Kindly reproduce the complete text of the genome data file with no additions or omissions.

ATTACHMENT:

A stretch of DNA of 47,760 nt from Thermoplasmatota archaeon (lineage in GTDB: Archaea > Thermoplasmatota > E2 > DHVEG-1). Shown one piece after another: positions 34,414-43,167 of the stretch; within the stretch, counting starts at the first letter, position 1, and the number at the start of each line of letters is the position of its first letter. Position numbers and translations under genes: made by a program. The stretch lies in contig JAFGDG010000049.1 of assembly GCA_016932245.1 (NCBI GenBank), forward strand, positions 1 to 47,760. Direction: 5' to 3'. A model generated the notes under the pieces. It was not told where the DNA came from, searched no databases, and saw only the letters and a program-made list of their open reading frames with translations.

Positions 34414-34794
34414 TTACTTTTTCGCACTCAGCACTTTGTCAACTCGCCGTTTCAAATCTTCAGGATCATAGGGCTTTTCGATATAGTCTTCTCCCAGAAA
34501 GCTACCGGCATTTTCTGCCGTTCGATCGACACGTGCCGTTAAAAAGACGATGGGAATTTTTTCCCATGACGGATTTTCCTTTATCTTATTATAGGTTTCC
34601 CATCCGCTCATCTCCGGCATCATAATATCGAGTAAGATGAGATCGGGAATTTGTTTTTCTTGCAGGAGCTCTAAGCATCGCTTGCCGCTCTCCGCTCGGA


A stretch of DNA of 47,760 nt from Thermoplasmatota archaeon (lineage in GTDB: Archaea > Thermoplasmatota > E2 > DHVEG-1). Shown one piece after another: positions 34,414-43,167 of the stretch; within the stretch, counting starts at the first letter, position 1, and the number at the start of each line of letters is the position of its first letter. Position numbers and translations under genes: made by a program. The stretch lies in contig JAFGDG010000049.1 of assembly GCA_016932245.1 (NCBI GenBank), forward strand, positions 1 to 47,760. Direction: 5' to 3'. A model generated the notes under the pieces. It was not told where the DNA came from, searched no databases, and saw only the letters and a program-made list of their open reading frames with translations.

Positions 34414-34794
34414 TTACTTTTTCGCACTCAGCACTTTGTCAACTCGCCGTTTCAAATCTTCAGGATCATAGGGCTTTTCGATATAGTCTTCTCCCAGAAA
34501 GCTACCGGCATTTTCTGCCGTTCGATCGACACGTGCCGTTAAAAAGACGATGGGAATTTTTTCCCATGACGGATTTTCCTTTATCTTATTATAGGTTTCC
34601 CATCCGCTCATCTCCGGCATCATAATATCGAGTAAGATGAGATCGGGAATTTGTTTTTCTTGCAGGAGCTCTAAGCATCGCTTGCCGCTCTCCGCTCGGA